The Art of Worldly Wisdom Book Summary - The Art of Worldly Wisdom Book explained in key points
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The Art of Worldly Wisdom summary

Baltasar Gracián y Morales

A Pocket Oracle

4.2 (438 ratings)
21 mins
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    The Art of Worldly Wisdom
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    Creating and nurturing lasting friendships is key to success.

    Let’s start off with a maxim that’s as simple as it is important: “have friends.” Sure, this seems obvious, but there’s a reason Gracián thought it was important to include. This is because the advantages of having friends aren’t necessarily as simplistic as you think. And as you’ll see, how you go about choosing your friends has a big impact on your place in the world.

    Gracián recommends trying to make a new friend every day. Even if it only results in a new acquaintance rather than a future confidant, this is an important act. If you find this difficult, then Gracián has some advice – the best way to make friends is to already act like their friend. Apply this principle to your in-person or online communications to more effectively form new friendships.

    Now, although Gracián definitely recommends casting your net wide, this doesn’t mean all friendships are created equal. In fact, you should be careful when choosing which of your friends you trust the most or those you spend the most time with. One factor to consider is that there are usually two types of friends – friends of talent, and friends of humor. Although you might value a humorous friend for the entertainment they provide you, spending time with them might have negative consequences. This is because when observed in their company, others might assume that you too are only of humorous value or, as Gracián bluntly puts it, a fool.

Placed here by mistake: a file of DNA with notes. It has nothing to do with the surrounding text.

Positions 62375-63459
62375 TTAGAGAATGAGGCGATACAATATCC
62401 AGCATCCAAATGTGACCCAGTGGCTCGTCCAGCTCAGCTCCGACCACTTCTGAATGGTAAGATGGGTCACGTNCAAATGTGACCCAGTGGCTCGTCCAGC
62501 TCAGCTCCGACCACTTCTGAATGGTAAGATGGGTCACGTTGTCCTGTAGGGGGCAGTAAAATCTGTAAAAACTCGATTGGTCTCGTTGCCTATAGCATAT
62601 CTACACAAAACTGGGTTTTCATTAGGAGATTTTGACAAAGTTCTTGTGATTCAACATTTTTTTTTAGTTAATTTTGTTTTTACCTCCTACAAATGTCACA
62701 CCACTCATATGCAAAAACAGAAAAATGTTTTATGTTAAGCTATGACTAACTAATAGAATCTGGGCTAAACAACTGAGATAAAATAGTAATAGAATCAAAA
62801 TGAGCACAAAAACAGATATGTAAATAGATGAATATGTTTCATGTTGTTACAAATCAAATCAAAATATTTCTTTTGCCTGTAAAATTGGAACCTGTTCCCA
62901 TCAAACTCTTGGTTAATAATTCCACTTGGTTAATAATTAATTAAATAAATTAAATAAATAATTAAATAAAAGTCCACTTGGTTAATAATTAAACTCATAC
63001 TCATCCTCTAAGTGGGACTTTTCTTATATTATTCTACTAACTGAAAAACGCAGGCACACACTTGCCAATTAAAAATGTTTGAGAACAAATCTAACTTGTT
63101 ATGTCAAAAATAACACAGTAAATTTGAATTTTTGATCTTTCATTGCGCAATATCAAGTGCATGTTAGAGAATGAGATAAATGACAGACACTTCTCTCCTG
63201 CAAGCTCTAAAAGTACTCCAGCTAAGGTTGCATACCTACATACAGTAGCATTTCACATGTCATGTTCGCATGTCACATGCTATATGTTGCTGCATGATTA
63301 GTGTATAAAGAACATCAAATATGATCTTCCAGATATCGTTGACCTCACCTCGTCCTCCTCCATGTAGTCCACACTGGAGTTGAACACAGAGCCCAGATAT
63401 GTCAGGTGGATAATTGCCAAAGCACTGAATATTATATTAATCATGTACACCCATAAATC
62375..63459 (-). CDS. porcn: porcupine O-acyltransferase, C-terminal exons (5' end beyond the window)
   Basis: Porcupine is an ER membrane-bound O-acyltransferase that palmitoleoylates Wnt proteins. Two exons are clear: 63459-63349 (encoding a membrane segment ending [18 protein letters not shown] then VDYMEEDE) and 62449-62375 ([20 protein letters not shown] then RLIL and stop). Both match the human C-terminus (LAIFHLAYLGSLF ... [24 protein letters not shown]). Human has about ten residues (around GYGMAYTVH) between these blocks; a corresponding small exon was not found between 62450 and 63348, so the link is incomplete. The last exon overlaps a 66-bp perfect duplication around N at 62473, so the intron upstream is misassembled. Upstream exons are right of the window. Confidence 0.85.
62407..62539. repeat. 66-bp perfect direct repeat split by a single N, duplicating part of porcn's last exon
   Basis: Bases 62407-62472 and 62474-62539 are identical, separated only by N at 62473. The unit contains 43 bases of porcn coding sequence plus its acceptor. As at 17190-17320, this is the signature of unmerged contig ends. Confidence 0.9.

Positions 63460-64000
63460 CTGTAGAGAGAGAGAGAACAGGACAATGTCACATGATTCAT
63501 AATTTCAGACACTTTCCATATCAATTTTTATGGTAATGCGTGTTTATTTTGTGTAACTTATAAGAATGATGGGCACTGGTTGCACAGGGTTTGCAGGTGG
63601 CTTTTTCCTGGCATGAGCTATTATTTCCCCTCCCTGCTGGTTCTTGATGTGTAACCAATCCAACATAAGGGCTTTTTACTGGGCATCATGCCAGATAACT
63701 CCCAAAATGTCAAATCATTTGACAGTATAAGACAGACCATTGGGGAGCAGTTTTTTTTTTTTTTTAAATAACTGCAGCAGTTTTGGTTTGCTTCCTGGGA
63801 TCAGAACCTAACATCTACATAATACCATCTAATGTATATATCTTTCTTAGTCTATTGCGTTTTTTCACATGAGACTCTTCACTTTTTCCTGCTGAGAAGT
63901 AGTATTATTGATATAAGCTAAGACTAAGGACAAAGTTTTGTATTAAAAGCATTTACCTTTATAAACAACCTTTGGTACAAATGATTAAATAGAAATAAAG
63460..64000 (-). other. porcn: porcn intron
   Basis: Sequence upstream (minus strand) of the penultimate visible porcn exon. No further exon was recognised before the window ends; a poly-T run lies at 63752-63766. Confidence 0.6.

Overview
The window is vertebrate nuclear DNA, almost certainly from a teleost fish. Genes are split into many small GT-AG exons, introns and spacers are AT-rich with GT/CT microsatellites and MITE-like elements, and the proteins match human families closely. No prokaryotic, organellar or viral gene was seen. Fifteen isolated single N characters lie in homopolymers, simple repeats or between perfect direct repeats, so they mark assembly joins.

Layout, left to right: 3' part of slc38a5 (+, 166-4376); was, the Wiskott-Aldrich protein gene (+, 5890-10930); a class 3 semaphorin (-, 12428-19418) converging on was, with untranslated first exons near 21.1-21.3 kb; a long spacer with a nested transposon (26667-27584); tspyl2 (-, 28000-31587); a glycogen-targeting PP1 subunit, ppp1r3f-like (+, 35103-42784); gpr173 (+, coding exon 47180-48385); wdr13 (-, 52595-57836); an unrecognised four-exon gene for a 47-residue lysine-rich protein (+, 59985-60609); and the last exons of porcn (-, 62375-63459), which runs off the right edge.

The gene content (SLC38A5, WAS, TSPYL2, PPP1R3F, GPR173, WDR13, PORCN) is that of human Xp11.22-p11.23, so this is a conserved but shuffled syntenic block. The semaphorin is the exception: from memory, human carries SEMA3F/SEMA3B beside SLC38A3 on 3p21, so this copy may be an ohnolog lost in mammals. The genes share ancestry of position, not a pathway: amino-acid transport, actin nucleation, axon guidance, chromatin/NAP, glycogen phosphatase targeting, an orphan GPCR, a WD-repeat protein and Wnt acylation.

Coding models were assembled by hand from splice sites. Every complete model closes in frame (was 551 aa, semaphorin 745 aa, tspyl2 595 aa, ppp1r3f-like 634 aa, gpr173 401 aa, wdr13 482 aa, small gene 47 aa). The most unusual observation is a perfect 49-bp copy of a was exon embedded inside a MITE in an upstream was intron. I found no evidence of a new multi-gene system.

To make sure this doesn’t happen, be sure also to surround yourself with talented people. Gracián even thought that if you simply spent time around people more intelligent than yourself, you would supernaturally receive some of their intelligence. While we now know that that isn’t true psychologically speaking, we can’t deny that we are influenced and inspired by those we spend time with.

    For example, take a moment to examine the lives of some of today’s most successful people. What do they all have in common? They all associate themselves with other successful people. What’s more is that in many cases, they were doing so before they made their big breaks. This is because if you cultivate a network of outstanding, talented people, it will lead to a number of knock-on effects. One of these has to do with learning. When you run into problems or need advice, having a network of thriving people around you means you’ll never be short of advice or solutions. Your constant learning and gathering of experience means that, one day, you too will be able to share your knowledge with others.

    So, now that you know who you should be seeking out to be your close friends, how do you go about cultivating these friendships? Gracián presents numerous tips on how to do so, and we’ll go through three of these.